I made $1600 on Tuesday, and was up and down $100 the rest of the day without losing more than $100. So I was flat on the day at $1500. I called out the bottom in the morning within .50 of the pivot, and I wound up doing okay riding a 15 contract steam shovel to the bank. I scaled in the size, and I scaled out. That was the ideal trade. Every single indicator and indication from my sources said it was going higher. I just hunted the bottom on the Jigsaw's order flow, let it test twice, and bounce up over the Harmony Line. It was great, and that was all for the day.
Last night I put a contract on, and I was stopped out. I put one on the other way, and I was stopped out, but had I had no stop on it would have been a $1000 trade.
I'm not recollecting Monday. I don't get enough sleep. Hehe
Today I woke up with the market open expecting some profit taking from all of the rallying with the Central Banks' decisions including ECB, China, and FOMC. So what do you think I did? I went with the assumptions about markets in my trades instead of with the charts. My order of rationale was out of order. Price, order flow indicators, news. That's the order I have to take, but I started with 3, and I ignored steps 1 and 2.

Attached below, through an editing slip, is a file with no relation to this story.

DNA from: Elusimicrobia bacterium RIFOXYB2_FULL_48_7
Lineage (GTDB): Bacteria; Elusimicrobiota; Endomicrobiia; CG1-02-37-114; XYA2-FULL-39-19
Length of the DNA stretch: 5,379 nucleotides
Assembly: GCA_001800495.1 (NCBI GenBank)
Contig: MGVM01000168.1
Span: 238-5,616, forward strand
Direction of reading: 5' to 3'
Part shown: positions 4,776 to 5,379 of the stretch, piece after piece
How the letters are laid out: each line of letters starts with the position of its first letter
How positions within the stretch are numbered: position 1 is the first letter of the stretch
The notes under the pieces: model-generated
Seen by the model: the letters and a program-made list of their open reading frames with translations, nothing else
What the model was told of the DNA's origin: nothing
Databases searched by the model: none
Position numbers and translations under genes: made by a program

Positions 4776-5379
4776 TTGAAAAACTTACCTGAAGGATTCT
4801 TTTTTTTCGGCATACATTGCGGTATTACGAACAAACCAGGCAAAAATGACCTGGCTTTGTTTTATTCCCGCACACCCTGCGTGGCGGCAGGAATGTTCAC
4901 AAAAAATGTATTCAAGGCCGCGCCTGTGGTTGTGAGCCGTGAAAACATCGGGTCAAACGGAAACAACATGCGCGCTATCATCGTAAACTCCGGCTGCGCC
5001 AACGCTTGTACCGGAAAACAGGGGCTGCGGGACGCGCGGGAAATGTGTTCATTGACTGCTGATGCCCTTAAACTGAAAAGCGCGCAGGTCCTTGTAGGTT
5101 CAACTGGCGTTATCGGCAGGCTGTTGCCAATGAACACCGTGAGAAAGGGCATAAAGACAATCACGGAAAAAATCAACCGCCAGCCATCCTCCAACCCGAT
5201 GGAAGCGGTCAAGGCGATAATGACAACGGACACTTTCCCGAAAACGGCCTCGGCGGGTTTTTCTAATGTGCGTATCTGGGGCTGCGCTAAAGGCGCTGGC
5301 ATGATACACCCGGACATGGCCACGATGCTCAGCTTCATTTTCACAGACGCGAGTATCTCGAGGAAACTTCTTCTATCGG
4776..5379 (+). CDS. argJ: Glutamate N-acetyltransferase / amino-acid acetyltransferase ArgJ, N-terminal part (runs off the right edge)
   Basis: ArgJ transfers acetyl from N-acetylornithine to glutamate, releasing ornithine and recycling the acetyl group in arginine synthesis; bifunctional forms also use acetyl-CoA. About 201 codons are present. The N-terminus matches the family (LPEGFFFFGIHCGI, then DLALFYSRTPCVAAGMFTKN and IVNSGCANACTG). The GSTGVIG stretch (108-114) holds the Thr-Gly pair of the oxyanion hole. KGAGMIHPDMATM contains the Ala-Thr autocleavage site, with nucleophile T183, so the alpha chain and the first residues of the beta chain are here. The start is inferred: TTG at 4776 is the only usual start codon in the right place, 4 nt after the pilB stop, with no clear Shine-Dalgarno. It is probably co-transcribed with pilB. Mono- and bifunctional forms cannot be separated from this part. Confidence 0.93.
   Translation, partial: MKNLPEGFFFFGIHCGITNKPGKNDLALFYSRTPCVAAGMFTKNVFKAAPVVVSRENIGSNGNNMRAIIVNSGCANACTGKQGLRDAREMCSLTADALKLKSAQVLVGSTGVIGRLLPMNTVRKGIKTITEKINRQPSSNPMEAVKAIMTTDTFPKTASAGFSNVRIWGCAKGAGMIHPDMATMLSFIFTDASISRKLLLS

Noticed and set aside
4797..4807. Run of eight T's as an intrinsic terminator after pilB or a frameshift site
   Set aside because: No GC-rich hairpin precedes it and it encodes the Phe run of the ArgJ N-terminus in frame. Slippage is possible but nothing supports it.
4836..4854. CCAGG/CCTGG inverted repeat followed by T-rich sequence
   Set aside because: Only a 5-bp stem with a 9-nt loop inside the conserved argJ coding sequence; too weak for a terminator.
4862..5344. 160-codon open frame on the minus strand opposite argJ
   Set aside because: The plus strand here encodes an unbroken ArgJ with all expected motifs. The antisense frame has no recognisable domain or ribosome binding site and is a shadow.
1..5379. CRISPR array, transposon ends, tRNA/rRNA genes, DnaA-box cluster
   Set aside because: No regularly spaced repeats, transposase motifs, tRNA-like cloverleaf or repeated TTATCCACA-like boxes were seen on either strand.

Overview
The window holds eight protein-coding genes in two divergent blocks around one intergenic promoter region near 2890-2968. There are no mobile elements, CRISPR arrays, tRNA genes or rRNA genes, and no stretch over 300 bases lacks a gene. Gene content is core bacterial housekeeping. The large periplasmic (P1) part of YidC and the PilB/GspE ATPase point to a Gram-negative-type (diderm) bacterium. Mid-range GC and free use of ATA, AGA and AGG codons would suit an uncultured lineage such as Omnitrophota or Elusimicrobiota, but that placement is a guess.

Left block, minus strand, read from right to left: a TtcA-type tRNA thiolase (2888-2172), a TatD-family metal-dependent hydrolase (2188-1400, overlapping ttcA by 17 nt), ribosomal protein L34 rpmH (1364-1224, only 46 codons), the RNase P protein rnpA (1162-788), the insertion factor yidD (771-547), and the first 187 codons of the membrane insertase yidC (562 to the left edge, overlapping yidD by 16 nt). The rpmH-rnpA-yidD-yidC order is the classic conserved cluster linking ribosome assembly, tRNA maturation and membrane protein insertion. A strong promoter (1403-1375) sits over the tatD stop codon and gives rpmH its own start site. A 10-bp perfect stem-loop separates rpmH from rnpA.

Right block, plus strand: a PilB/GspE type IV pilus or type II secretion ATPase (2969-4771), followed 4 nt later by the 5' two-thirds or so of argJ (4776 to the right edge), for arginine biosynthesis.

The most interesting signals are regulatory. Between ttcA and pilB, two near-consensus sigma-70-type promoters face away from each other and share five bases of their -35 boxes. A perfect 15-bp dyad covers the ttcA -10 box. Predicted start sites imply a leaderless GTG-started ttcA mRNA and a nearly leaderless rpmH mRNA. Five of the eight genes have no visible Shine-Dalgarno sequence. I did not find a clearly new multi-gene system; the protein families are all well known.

The trend was up, but I was shorting. I wasn't just trying to short, I was all in shorting a few times racking up the big loss. Not only was I completely backwards this morning in the market and illogically, I wasn't even risk managing by using scaling techniques and risk buffer accumulation techniques.
What I need to do is just take this red stupidity on my P&L window, and just act like I'm starting over for the day with contracted risk capital to use until I climb back up. That means fewer contracts, and that means earn more risk bufferage before using excessive contacts.
It's 2 hours past the open right now, and I'm down $2,500 although I'm all in now with 15 contracts with signals telling to short.
I almost want to sit out right now for losing so much money. Technically after $-1,000 down, I should be sitting out for the day, and studying my business's technical aspects. I don't know. I just took in $500 now, so my draw down is only $2,000.